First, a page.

Annie and Luis are two adult loggerhead turtles that were recently released back into the ocean. Annie was at our rehabilitation centre since July 2019, and became quite the feature in the Two Oceans Aquarium’s I&J Ocean Exhibit. Luis was found off the coast off Hout Bay, in Cape Town in June 2020. Read more about them and the release on our turtle releases page.
To go from one place to another, typically over a distance of some length.
Synonyms: journey, tour, voyage, expedition, globetrotting, roam, cruise, trek, rove.
Our two traveling turtles are 100% living up to the above definition, with Annie clearly on a proper trek, while Luis is roaming at quite a pace. Together, they have travelled 4300 kilometers over 20 days! That is a more than a double marathon each per day. These two are definitely our fastest turtles tracked ever.
The journey so far, 20 days after release (Annie in green and Luis in red)
Annie is on a mission, heading up the east coast right on the edge of the Agulhas current, which means she is in warm water of about 24°C. She had no trouble finding the Protea Seamount which is just off the SSW flank of the Agulhas continental shelf. A seamount is a submarine mountain, meaning a mountain under the ocean, which are generally extinct volcanoes. Seamounts are recognised as biological hotspots and supporting high productivity and biodiversity. The Protea Seamount is a known aggregation site for several migratory species such as sharks, tuna and turtles, so a great place for Annie to find food and friends.
She has just passed Brownes Bank, and important EBSA (Ecologically or Biologically Significant Marine Area). She is heading towards the Shackleton and Mallory Seamounts, two dynamic offshore areas and spawning sites for sardines, anchovy and hake. Leatherback turtles frequently visit this area, 300 km directly south of Mosselbay.
Annie has travelled 2 139 km since her release 20 days ago, and this is incredibly impressive after a long and rather bumpy (and gassy) rehabilitation at the Two Oceans Aquarium.
Her ‘bubble butt’ is clearly not keeping her from being the ultimate turtle traveller.
Annie’s current location and the sea surface temperature
Luis is cruising, and in roaming and adventure mode. He is 114 km west of Cape Town, but has explored right up to Saldanha Bay. It is amazing to see the different oceanic movements between Luis (a mature male loggerhead) and Annie (a mature female loggerhead), even though they have practically covered the same distance. Luis has raked up a solid 2 160 km. That is a very impressive 108 km per day over the last 20 days. He seems to be enjoying the circular currents and temperate 21°C water, and I am very excited to see whether he will make a choice and head east, west or possibly even south.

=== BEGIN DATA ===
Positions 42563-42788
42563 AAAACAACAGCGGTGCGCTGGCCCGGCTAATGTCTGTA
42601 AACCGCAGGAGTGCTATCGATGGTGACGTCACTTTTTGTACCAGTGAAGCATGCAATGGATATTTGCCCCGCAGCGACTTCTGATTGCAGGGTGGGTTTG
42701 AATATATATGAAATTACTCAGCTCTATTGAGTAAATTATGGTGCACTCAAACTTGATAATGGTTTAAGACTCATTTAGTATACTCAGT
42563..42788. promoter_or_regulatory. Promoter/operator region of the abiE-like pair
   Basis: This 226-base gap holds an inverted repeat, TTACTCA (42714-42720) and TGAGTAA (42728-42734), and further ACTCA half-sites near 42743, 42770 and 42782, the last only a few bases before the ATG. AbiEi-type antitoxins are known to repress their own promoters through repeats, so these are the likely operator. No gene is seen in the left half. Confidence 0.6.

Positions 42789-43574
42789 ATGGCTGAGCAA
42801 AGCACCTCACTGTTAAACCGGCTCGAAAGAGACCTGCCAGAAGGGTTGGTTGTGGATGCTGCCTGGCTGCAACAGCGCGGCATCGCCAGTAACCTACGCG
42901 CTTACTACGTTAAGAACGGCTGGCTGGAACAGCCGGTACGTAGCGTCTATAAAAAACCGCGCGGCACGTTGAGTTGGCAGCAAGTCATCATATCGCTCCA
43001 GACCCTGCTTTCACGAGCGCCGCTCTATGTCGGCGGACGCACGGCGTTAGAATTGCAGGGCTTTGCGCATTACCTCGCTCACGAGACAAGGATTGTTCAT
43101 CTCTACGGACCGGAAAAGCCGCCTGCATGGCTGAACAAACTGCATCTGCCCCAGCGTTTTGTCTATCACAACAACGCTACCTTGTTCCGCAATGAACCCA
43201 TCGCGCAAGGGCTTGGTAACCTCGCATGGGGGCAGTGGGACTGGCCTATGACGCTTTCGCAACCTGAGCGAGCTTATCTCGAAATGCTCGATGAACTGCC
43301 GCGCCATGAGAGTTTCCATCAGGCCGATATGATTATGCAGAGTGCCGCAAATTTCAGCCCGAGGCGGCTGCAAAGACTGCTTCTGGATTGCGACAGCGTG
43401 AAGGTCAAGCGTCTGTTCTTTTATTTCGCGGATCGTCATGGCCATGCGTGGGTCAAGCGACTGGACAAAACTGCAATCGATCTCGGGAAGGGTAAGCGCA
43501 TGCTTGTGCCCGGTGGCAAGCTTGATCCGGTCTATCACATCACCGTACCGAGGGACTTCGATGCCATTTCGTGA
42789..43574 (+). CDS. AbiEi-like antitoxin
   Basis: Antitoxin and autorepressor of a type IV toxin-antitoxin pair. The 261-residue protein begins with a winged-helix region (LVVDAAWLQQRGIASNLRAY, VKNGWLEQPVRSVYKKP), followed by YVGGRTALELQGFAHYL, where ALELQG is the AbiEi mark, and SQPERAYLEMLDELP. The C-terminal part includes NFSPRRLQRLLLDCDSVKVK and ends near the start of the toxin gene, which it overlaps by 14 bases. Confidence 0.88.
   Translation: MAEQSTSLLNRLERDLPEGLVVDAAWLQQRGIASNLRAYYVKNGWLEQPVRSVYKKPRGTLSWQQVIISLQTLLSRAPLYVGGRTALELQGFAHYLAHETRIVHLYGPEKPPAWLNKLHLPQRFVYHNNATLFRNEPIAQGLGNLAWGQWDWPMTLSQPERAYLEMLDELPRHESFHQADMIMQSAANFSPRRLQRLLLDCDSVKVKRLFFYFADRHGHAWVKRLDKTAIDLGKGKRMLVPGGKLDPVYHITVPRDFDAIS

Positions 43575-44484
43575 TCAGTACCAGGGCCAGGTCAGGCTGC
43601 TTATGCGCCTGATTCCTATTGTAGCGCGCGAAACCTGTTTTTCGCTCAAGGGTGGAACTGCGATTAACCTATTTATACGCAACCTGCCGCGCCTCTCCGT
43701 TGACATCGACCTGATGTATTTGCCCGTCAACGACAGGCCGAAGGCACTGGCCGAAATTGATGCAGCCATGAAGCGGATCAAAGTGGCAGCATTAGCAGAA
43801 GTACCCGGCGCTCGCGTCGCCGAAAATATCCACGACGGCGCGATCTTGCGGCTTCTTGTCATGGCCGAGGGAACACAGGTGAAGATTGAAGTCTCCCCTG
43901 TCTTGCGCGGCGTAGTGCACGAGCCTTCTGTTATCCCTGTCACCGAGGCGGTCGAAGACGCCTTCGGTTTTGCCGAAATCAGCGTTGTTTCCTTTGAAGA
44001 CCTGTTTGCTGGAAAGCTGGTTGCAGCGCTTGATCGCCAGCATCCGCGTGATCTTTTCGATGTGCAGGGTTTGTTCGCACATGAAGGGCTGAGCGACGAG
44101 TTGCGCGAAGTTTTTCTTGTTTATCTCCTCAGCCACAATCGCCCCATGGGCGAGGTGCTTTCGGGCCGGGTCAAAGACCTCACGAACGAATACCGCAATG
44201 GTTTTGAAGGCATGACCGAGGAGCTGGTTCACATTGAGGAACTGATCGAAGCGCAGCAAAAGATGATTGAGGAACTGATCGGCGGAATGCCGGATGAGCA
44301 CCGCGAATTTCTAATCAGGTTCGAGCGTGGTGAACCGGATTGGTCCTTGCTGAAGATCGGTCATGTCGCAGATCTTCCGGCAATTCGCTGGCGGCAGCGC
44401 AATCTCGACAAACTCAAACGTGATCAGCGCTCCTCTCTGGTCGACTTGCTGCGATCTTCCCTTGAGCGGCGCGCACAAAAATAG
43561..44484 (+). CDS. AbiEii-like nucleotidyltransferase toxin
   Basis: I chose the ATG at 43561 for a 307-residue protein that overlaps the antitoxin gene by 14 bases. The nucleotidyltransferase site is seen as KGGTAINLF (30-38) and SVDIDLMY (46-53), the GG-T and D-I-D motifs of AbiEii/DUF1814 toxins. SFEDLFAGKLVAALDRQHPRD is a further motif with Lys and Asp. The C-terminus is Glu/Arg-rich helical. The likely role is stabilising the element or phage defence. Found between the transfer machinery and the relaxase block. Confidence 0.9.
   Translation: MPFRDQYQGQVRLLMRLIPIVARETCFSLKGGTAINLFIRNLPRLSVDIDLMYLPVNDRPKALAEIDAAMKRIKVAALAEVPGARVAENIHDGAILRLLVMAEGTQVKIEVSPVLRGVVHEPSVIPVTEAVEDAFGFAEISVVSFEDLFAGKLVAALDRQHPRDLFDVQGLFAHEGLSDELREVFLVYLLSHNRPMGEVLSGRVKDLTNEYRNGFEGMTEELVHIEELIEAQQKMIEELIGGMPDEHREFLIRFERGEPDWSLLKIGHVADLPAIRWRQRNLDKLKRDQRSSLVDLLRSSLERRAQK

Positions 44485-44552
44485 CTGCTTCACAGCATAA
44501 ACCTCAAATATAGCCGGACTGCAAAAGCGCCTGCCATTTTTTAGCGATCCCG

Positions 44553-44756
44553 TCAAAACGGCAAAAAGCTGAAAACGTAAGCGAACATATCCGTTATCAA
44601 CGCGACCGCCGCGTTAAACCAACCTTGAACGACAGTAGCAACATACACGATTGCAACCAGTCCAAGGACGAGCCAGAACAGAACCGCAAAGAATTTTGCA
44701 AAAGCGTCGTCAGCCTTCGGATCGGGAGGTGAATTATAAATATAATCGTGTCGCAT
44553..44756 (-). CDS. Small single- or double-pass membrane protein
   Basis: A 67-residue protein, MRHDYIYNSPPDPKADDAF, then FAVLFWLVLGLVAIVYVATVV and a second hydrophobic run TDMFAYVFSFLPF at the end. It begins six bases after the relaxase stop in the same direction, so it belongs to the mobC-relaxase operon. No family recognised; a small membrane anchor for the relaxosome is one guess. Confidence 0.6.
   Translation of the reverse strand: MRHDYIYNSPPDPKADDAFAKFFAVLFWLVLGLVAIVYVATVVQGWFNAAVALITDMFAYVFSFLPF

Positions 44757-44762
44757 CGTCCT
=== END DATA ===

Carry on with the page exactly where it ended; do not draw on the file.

Luis’ current location and the sea surface temperature
Luis has been roaming off the west coast, with no clear indication yet where he will go
It is once again fantastic to see how well these sea turtles adapt back to life in the ocean, after their rehabilitation journeys. Were it not for caring people, rescuers, the NSRI, the Aquarium Foundation’s incredible turtle team and tremendous public support, these two travellers would not have had the opportunity to have a go at another 60 years or more in the ocean. We celebrate our turtle heroes and these turtle survivors every day.
Hoodwinker sunfish were only recently discovered in 2017, after hiding in plain sight amongst the more commonly known 𝘔𝘰𝘭𝘢 𝘮𝘰𝘭𝘢. So, when one of these rare animals was found washed up near Gansbaai, scientists from Dyer Island Conservation Trust and the Two Oceans Aquarium Education Foundation were alerted and eager to work together to learn more about one of our ocean’s most unusual creatures.
The Two Oceans Aquarium Education Foundation runs several holiday enrichment courses (known as ‘The Marine Science Academy courses’) for young natural historians with a particular interest in marine topics.
As they progress through the courses and climb the grades, many of them express an interest in pursuing a marine related career. This generally starts off as wanting to be a ‘Marine Biologist’, but further research and guidance through our courses makes them aware of the huge variety of careers on offer. Our courses for Grades 6 to 9 provide a general insight into marine sciences, building up to our Grade Ten ‘Young Biologist’ Course, which provides a good combination of experiential learning as well as the opportunity to volunteer in the aquarium, if they want to.
The Marine Science Academy courses culminate in two five-day academic courses offered to Grade Elevens and Twelves (the latter on special request) who are considering studying Marine Sciences at a tertiary level, one on aspects of Biology and the second on Oceanography.
This year’s Turtle Road Trip was different from past ones, as the team of the Turtle Rescue Programme used the opportunity to conduct in-depth field training with the people and organisations working on the ground monitoring and patrolling our coastline – we might be the people that rehabilitate turtles, but the men and women patrolling the hundreds of kilometers of coastline are the first line in saving a turtle’s life.